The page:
There was significantly high heterogeneity amount among all studies (I2 = 89%, p<0.10) and within the DM subgroup (I2 = 89%, p<0.10), while in the control subgroup heterogeneity, while still significant, was lower (I2 = 59%, p<0.10). The diabetic subgroup included four published reports and our own results and showed a large overall correlation (r = 0.67/z = 0.77[0.43,1.10]) between salivary glucose and blood glucose, while for the control group the combined correlation was smaller (r = 0.30/z = 0.31[0.02,0.59], medium effect). The overall correlation coefficient when both subgroups were included, was 0.49 (z = 0.54[0.25,0.82]) (medium-large effect). All these three correlation coefficients came from Fisher-z values, and had CI similar in precision and non-overlapping with zero. The larger correlation observed for the DM subgroup suggests that, in type 2 diabetic patients, increases in glycemia are paired with a stronger positive effect on the level of salivary glucose compared with non-diabetic individuals. The correlation appears to be stronger for higher values of glycemia. To further support this possibility we tested the effect of type 2 DM (i.e. glycemia increase) on r strength applying the Cohen's q statistic.

In four studies, it was possible to calculate Cohen's q statistic. Cohen's q results were not consistent, and varied from a large ES to an absence of meaningful effect. These q values were used as ES estimates to build a random effects model, as shown in Fig. 6. Overall, the Cohen's q results estimated a significant medium strength 0.35[0.09,0.62] ES, with a non-overlapping zero CI, confirming a stronger correlation between salivary glucose and glycemia in type 2 DM relative to the non-diabetic control.

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Figure 6. Forest plot from DM condition effect on salivary glucose levels correlations with glycemia.

Cohen's q (standardized Fisher-z difference between diabetic and control groups) effect size estimates have been calculated with 95% confidence intervals and have been aggregated (random effects model). Area of squares represents sample size, continuous horizontal lines and diamonds width represents 95% confidence interval and the diamonds centre and vertical red dotted line indicates the pooled random effect weighted estimate. For more detailed results see Table 5.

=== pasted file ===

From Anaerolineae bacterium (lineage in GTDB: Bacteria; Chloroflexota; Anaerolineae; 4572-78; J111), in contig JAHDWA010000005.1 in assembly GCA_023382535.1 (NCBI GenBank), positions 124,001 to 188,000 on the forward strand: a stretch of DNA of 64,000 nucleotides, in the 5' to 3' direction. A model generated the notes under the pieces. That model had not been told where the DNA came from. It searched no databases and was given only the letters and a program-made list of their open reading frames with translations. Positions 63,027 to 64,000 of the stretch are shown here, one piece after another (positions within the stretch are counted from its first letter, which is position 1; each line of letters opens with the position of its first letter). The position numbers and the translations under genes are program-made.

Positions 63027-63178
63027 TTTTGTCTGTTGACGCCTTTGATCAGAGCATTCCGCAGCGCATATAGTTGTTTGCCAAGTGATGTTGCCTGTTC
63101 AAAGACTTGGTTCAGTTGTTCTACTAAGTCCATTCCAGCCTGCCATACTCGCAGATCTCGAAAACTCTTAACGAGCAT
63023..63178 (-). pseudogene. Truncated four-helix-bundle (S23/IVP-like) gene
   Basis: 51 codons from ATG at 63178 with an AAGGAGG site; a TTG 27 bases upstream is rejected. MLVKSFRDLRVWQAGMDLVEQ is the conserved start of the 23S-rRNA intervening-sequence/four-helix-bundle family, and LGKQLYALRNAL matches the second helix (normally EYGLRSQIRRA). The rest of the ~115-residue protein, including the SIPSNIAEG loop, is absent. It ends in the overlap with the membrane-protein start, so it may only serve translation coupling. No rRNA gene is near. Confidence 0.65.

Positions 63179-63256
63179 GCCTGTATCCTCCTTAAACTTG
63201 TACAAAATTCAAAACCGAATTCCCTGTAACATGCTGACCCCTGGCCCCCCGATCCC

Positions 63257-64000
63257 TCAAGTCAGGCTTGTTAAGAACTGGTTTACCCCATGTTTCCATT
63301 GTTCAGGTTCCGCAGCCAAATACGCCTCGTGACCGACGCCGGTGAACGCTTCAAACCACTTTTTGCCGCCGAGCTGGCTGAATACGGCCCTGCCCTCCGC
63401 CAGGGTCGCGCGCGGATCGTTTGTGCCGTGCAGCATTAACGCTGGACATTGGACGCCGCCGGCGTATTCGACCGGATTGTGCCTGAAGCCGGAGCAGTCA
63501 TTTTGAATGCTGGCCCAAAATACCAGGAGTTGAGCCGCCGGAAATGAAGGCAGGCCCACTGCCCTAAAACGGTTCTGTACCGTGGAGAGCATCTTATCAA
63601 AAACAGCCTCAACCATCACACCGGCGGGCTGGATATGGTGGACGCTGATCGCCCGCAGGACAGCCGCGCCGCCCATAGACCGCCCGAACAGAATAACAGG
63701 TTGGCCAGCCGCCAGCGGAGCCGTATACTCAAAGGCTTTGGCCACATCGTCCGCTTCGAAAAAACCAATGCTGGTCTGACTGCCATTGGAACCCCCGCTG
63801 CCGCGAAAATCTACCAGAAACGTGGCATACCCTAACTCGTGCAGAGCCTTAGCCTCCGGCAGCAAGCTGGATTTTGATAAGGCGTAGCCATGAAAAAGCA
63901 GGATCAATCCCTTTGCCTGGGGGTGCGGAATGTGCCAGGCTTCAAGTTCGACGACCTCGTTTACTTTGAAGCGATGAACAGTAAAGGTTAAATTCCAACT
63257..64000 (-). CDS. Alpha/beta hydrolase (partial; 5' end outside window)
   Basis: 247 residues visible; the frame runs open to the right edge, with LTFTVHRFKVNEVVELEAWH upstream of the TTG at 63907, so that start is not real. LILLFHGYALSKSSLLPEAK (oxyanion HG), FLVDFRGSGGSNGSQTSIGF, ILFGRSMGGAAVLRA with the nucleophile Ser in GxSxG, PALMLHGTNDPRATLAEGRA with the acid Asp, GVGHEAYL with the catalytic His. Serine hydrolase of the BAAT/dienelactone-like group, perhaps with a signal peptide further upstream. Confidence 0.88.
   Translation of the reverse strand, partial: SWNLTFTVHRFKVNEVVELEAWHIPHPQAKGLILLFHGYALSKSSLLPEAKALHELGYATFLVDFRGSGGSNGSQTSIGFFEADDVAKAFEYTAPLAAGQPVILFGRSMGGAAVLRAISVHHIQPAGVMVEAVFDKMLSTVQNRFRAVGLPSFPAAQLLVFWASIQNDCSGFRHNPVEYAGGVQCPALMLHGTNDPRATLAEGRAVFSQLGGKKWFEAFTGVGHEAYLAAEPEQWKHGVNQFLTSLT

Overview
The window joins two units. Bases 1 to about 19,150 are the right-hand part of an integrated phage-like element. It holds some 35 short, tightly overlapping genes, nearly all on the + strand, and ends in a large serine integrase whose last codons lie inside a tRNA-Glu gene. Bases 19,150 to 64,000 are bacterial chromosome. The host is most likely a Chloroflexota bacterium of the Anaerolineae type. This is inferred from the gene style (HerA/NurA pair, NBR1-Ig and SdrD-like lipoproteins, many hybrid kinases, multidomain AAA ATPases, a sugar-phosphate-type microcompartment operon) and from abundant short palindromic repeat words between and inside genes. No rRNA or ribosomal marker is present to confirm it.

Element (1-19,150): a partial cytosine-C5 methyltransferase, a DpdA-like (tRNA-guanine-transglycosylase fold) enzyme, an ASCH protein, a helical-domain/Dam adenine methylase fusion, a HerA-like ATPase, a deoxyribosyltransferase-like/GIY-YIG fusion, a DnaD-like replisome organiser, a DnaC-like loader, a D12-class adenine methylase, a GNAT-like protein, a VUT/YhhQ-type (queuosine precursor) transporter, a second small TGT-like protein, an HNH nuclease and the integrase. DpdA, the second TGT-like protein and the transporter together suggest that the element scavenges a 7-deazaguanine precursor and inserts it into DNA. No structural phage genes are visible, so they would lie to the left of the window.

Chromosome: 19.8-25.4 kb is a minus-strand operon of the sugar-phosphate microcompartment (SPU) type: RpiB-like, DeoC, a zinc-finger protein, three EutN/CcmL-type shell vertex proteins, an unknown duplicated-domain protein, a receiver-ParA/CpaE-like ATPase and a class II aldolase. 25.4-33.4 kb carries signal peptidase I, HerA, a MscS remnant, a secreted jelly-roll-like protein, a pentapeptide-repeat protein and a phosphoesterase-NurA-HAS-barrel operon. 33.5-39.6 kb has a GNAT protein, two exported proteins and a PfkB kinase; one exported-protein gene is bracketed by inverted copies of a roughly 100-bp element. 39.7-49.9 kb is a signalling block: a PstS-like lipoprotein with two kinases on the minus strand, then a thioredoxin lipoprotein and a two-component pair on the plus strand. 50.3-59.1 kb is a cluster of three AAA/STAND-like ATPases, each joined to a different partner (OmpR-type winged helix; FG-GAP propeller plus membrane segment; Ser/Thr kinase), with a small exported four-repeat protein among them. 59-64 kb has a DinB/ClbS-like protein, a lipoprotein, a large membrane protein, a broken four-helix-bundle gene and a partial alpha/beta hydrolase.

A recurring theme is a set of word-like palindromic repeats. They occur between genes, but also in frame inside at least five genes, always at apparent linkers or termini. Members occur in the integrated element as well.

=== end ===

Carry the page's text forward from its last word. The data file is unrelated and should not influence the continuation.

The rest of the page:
https://doi.org/10.1371/journal.pone.0101706.g006

HbA1c.

A summary of the meta-analysis of the correlation between salivary glucose and HbA1c is presented in Fig. 4. It included two published reports, in addition to our own results, for the diabetic subgroup, and only one published report, as well as our own data, for the non-diabetic control subgroup. All studies reported a medium correlation in the diabetic subgroup, while for the non-diabetic subgroup both studies failed to detect a significant correlation (Table 6).

It should be noted that, given their more straightforward physiological link, the correlation between salivary glucose and glycemia is expected to be stronger than between salivary glucose and HbA1c, and so it is unsurprising that the correlation values present in Table 5 are in average higher than the one's present in Table 6.

Once again, to estimate the overall correlation between HbA1c and salivary glucose, a subgroup meta-analysis was performed (Fig. 7) using Fisher-z transformed data from all selected studies (including our own) grouped into two clusters: one containing studies in type 2 DM patients and the other one containing studies that included non-diabetic control subjects. The meta-analysis yielded an overall medium correlation (r = 0.37/z = 0.39[0.17,0.62]) between salivary glucose and HbA1c with Fisher-z CI non-overlapping with zero. In the diabetic studies subgroup the correlation was stronger (r = 0.50/z = 0.55[0.39,0.71]) with Fisher's z CI non-overlapping with zero while a non-significant correlation (r = 0.11/z = 0.11[−0.15,0.36]) was found in the non-diabetic subgroup. Similar to what we observed for the glycemia/salivary glucose correlation, our estimates of the correlation between HbA1c and salivary glucose for type 2 DM and control subgroups (Figs. 7) suggest that, in type 2 diabetic patients, increases in HbA1c values are more strongly correlated with increases in salivary glucose than in non-diabetic control groups, where HbA1c values are on average smaller. There was overall high heterogeneity among all the studies (I2≈65%, p<0.10). A subgroup analysis showed that a significant fraction of the heterogeneity originated from the diabetic studies, while in the other subgroup of studies (without diabetics), the level of heterogeneity is low.